New London removes tax hurdle for downtown developer
New London―The City Council has approved a 20-year tax abatement for developers of an apartment complex that would make use of a long vacant plot of land at 174 Bank St.
The payment in lieu of taxes agreement, approved unanimously on Monday, is being provided to New York-based Vessel Technologies, a company that has pitched the idea of a state-of-the-art, energy efficient and partially prefabricated five-story building with up to 30 units in the heart of downtown.
The agreement provides an estimated 25.1% discount in tax payments to the city over 20 years.
Under the current tax rate, the estimated taxes over the 20 years on the $4.5 million project would be $2.09 million because it located within an Enterprise Zone.
With the tax agreement, however, Vessel will save about $525,000, paying a total of $1.56 million over 20 years.
Attorney William Sweeney, who represents Vessel, noted under questioning from Councilor John Satti that the empty lot where the building would be situated now generates just $5,500 a year in taxes, or $110,000 over 20 years.
The agreement, Sweeney said, provides the city “$1.5 million more than if we did nothing.”
Vessel purchased the site for $225,000 in February, and plans to start construction before the end of the year. The property is located next to the Salvation Army Family Store.
Under terms of the agreement, Vessel would pay a “fixed assessment agreement” spanning 20 years with tax payments starting at $5,440 in years one and two, $30,000 in year three, $55,000 in year four and $76,000 in year five. The $76,000 payment in year seven would increase by 2.5% per year every year after.
“It’s much more than the $1.5 million we’re going to pay the city over the next 20 years. It’s really about repopulating the downtown with people with disposable income (and) hopefully a lot of those empty storefronts get filled with those basic essential businesses that everybody is looking for downtown,” Sweeney said. “We need housing at all different socio-economic levels.”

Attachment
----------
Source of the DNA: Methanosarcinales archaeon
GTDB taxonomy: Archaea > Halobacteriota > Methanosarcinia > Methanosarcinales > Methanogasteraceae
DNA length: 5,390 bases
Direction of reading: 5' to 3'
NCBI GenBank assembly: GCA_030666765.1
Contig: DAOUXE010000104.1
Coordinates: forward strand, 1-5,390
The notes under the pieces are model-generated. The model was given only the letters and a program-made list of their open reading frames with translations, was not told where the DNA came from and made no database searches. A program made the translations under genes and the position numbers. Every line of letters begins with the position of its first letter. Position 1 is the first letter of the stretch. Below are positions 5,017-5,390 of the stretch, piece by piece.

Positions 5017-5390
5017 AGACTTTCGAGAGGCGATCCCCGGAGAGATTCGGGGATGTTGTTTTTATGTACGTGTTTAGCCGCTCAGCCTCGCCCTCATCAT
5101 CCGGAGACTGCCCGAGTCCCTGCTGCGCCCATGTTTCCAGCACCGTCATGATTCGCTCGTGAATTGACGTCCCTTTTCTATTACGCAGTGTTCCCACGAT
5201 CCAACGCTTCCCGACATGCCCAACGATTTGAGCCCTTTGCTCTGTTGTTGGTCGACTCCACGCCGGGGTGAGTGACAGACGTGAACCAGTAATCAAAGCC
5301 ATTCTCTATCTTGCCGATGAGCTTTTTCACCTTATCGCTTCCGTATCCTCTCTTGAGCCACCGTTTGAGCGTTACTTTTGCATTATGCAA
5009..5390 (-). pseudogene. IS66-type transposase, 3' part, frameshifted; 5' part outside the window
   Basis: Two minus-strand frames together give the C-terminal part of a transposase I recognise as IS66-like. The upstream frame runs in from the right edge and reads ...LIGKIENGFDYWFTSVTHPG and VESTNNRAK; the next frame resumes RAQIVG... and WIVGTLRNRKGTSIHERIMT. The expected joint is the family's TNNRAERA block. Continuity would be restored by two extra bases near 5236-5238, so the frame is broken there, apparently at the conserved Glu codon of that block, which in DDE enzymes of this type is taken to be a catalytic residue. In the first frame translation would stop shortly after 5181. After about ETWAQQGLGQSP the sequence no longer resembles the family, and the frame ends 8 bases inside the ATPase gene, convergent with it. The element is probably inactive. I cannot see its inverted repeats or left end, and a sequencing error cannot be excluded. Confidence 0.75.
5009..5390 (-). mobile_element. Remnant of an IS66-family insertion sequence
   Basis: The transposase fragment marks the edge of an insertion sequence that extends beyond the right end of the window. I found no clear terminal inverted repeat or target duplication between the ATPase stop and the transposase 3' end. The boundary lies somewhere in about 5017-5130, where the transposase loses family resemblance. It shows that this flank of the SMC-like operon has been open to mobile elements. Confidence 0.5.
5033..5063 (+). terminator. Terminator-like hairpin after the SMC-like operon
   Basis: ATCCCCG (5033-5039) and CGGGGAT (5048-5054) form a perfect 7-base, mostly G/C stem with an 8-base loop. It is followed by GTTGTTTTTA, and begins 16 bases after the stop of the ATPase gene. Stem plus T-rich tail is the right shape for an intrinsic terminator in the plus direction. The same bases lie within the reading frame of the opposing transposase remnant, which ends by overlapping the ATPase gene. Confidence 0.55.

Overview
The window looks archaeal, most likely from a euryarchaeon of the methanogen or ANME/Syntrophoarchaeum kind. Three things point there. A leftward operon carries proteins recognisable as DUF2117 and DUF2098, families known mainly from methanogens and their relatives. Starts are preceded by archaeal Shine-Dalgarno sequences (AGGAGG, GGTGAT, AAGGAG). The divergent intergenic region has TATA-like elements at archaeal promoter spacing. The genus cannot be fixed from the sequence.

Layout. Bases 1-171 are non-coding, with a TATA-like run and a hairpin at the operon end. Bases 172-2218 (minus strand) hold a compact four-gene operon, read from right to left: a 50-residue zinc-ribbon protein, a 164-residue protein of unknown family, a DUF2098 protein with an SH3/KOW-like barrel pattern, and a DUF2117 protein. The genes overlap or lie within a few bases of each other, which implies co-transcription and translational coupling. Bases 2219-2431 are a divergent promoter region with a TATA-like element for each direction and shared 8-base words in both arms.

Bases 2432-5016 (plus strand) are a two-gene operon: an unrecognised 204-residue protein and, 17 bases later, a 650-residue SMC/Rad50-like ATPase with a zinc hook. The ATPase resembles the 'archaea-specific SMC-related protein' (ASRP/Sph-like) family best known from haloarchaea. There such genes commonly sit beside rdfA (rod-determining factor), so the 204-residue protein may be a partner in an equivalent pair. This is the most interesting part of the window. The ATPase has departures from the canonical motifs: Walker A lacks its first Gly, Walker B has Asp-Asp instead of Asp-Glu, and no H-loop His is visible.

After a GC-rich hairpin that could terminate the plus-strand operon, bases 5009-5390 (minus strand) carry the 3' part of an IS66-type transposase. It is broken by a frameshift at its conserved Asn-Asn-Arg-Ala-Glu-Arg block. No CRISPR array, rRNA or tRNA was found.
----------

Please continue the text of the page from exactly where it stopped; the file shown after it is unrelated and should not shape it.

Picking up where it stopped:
While Vessel expects the Bank Street project to be its first in Connecticut, it has proposed similar developments in communities such as New Haven, Stratford, Rocky Hill and Glastonbury. It has completed a project in Trenton, N.J.
In New London, the building would be constructed on a slice of of land considered blighted and financially unfeasible to develop because of its small footprint and location in a flood plain. As a result, the building will be elevated and provide parking below.
The city’s Planning and Zoning Commission in January approved modifications to zoning regulations that allow a fully residential building in downtown, something that was not previously allowed. The original approval was for a 20-unit building but a later modification now allows for up to 30 bedrooms.
Vessel Technologies Executive Vice President Josh Levy said that because of the flexibility of its construction process, the mix of one- and two-bedroom apartments can be modified based on need without changing the footprint of the building.
Vessel’s construction system facilitates the development of “leftover” or “hard to develop” sites and speeds the construction process, Levy said.
Rents are expected to start at $1,400, which developers say is below market rate for new units and aimed at 18 to 34-year-olds with income levels at 80% of the area median income.
Levy said the project is in the permitting process and he hopes to see ground broken next month.
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